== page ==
It’s an interesting time for superheroes. We’re bang-slam in the middle of a weighty revisionist period that has churned interesting and mixed results. On the one hand, we’ve been given Christopher Nolan’s excellent Dark Knight trilogy, which did the impossible and made Batman believable. Then on the other, we’ve had the Avengers, a film I didn’t enjoy very much that was indistinguishable from Transformers in its woeful third act, and crucially offered no emotional hook other than ‘you’ve seen these people in films before’.
And here comes Man of Steel, directed by Zack Snyder and co-written and produced by Nolan himself, this is very clearly made in the same vein as his saga, with its dark and serious tone, and occasional potshots at profundity.
It is a lesser film than any segment of that trilogy. It’s also only a notch above the Avengers, and is overall a disappointing exercise in style, bogged down with a wonky structure and an unfair abuse of lens flare.
It also, depressingly, had not just a destructive third act but a second act as well -the action begins early in this film, and when it starts it doesn’t stop. There is, however, a limit to the amount of indestructible-men-hitting-each-other a person can take, and by the end of this film I (and my eyes) just felt a little bit tired.
I didn’t see this in 3D, and I’m glad for that, because I can only imagine the dividing effect the technique has would have only worsened the technical shortcomings -that over-abundance of silly action, aforementioned excessive lens flare, and some obvious use of green-screen.
But my main problems do not just lie with the technical aspects. It has a $200+ million budget, a staggeringly good cast, a script co-written by the elder statesman of this new superhero movement, a long running time, and yet at no point in this film did I see anything resembling an actual person.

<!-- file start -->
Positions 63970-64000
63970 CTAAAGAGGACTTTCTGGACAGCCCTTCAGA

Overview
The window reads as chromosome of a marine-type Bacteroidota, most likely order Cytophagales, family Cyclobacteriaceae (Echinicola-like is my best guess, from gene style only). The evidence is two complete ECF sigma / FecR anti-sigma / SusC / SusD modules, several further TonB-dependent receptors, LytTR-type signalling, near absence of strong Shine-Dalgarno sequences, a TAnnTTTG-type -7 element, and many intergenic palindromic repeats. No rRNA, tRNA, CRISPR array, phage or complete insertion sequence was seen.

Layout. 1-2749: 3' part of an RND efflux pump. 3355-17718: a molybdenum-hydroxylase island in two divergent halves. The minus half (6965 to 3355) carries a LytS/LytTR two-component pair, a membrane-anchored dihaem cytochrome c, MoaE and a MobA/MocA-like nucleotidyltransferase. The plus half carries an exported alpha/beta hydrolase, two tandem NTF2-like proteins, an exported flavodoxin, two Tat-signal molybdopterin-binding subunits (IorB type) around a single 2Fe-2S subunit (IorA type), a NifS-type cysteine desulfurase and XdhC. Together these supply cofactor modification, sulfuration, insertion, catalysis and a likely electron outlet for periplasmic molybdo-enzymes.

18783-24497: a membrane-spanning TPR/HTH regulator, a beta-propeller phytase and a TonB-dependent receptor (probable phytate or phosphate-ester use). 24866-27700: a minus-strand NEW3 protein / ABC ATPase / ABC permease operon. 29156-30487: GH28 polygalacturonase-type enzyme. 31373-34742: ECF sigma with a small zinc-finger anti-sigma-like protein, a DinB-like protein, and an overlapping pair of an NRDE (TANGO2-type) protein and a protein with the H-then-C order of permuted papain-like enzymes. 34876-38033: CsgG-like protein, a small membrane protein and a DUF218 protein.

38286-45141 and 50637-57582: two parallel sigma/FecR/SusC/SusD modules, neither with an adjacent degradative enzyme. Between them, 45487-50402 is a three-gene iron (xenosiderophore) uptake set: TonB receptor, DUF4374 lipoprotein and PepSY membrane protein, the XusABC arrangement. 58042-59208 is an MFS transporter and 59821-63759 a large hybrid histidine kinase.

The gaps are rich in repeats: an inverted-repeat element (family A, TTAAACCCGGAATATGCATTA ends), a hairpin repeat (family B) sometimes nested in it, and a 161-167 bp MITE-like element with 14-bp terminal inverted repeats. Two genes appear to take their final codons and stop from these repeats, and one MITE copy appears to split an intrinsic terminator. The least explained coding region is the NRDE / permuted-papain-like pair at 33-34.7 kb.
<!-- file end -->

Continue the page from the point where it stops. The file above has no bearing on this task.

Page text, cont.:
I had hopes for this film, because much like Bruce Wayne I was looking forward to getting to know Clark Kent. While Henry Cavill’s performance can by no means be called poor, it is merely weak and lacklustre, not leaving a stamp on the role that would have made this film exemplary. The motivations and arc of the Man of Steel (‘Superman’ is a ridiculous name now consigned to inverted commas) leave him looking like an insipid wimp. More than once I found myself slightly incredulous, wanting to tell him ‘look, you’re Superman’; he certainly didn’t act like it. I won’t spoil it, but there’s a scene involving a tornado that was clearly fulfilling some sort of pathos, but ended up making him look distinctly un-heroic.
The rest of the cast does sincere but largely redundant stuff, with Amy Adams and Russell Crowe being the highlights. Her Lois Lane is underwritten, the relationship between her and Cavill lacking the two or three scenes where the relationship is actually defined. And his Jor-El is one of those roles where a serious actor is made to spout jargon and rubbish, but the film greatly benefits from his presence. Michael Shannon is disappointing as chief villain General Zod, once again lacking any scene/s where he really lays out what he wants to do, why, and how, leaving him just a relatively poor villain.
Most of all, the film just feels confused. It’s clear that the film-makers have tried something special, to draw a line between a silly, action-packed romp of a superhero movie (like Hellboy, a film I admire), and this new, revisionist superhero movie (like the Dark Knight trilogy). The end result is a film that ultimately tears itself in two -there is no attachment to any of the characters, the action feels protracted and out of place, and crucially nothing feels at stake. In trying to take a step forward, it takes several back, the results being surprisingly crude and rudimentary. Not a lot has actually changed.
My brother, age 6, said something very telling to me after I came home and saw this film.
‘So what happened? Actually, I know what happened. Superman won. Superman always wins. Why can’t they make it where a baddy kills Superman, or beats him up?’
I could not word that better myself.
- Interesting, complete and bizarre: The World’s End review - July 25, 2013
- Leaden footed escapism in Pacific Rim - July 25, 2013
- Behind The Candelabra offers an insight into a fascinating relationship - June 17, 2013